Accession Number : ADA478915


Title :   What Roles and Missions for Europe's Military and Security Forces in the 21st Century?


Descriptive Note : Occasional paper no. 7


Corporate Author : GEORGE C MARSHALL CENTER APO AE 09053 EUROPEAN CENTER FOR SECURITY STUDIES


Personal Author(s) : Clarke, John L


Full Text : https://apps.dtic.mil/dtic/tr/fulltext/u2/a478915.pdf


Report Date : Aug 2005


Pagination or Media Count : 65


Abstract : Military and other armed security forces in the 21st Century face an array of requirements quite unlike those of the past. Traditional roles, such as defending national territorial sovereignty, remain, but their importance will be attenuated, as more nations realize that their defense begins beyond their borders, and that security means more than just the military defense of territory and sovereignty. Therefore, what kinds of forces should be developed? To perform what missions? Should some armies be replaced by other kinds of armed security forces, such as paramilitary police forces? Do all countries require a full range of capabilities, or are there opportunities for rationalization among neighbors, who no longer threaten one another? In this Marshall Center Paper, Prof. John Clarke explores the new requirements thrust upon military and other armed security forces. He examines in detail the range of roles, missions and functions for these forces over the next decade. In a new perspective on these tasks for military and security forces for the 21st Century, Dr. Clarke develops six categories, or mission sets, of requirements, including Intervention/Offensive Combat Operations; International Stability and Support Operations; Civil Support Operations; National Defense Operations; International Humanitarian Assistance Support; and Unilateral Military Operations. Against these requirements, Dr. Clarke takes a close look at a dozen different kinds of military and armed security forces, asking key questions about the utility of each of them in carrying out the missions. His conclusion -- that light conventional infantry forces, special operations forces, and paramilitary police forces form a versatile, essential core of forces that every state should consider -- is precisely the kind of analysis that decision makers require for the difficult choices they face.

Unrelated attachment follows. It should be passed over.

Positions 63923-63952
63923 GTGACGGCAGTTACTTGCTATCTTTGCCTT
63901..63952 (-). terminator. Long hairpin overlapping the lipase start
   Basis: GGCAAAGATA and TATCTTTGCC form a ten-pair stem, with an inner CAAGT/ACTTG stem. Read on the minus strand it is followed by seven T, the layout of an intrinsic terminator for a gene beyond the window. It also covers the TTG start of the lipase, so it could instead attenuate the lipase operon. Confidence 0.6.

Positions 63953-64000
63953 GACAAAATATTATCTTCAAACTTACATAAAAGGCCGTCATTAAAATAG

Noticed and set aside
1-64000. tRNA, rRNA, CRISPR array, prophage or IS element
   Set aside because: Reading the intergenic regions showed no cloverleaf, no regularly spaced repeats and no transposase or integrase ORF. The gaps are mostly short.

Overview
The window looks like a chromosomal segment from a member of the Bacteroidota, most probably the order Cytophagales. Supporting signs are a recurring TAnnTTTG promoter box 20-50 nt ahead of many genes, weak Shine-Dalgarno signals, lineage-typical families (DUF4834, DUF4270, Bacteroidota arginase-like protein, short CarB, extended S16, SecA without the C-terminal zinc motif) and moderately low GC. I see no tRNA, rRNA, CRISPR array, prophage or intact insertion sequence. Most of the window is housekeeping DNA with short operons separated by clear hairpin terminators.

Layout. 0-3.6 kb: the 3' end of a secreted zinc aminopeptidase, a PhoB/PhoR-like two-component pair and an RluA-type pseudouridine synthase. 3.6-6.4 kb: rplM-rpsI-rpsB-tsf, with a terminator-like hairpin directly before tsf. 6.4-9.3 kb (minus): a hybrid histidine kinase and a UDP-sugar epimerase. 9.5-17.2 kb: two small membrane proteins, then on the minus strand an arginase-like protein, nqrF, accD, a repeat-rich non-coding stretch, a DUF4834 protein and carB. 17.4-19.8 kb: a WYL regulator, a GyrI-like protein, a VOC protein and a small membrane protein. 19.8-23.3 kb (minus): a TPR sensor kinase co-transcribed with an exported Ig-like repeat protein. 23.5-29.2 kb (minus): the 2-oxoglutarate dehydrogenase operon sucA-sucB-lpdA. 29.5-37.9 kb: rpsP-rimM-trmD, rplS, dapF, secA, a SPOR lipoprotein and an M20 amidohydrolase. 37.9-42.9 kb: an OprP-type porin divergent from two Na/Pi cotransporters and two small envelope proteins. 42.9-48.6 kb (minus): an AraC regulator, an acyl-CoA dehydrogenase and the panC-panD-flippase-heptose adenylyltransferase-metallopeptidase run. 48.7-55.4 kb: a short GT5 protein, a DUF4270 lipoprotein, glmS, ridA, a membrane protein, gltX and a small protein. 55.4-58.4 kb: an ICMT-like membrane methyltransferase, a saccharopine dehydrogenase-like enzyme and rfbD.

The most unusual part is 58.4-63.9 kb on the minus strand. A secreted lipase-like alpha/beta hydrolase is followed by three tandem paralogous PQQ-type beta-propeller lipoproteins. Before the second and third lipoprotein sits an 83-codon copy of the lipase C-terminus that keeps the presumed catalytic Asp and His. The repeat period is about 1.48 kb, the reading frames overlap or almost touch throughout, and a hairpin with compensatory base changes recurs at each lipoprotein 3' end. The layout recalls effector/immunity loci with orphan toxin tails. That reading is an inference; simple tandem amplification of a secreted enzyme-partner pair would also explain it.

Descriptors :   *MILITARY REQUIREMENTS , *MILITARY FORCES(FOREIGN) , *FORECASTING , *EASTERN EUROPE , *MISSIONS , *CENTRAL EUROPE , MILITARY RESERVES , MILITARY FORCE LEVELS , CIVIL AFFAIRS , LAW ENFORCEMENT , NATIONAL DEFENSE , HUMANITARIAN ASSISTANCE , SPECIAL OPERATIONS FORCES , PARAMILITARY FORCES , POLICE , SECURITY PERSONNEL , COMBAT FORCES , CONVENTIONAL WARFARE , INFANTRY , CORPORATIONS , STABILITY


Subject Categories : Geography
      Military Forces and Organizations


Distribution Statement : APPROVED FOR PUBLIC RELEASE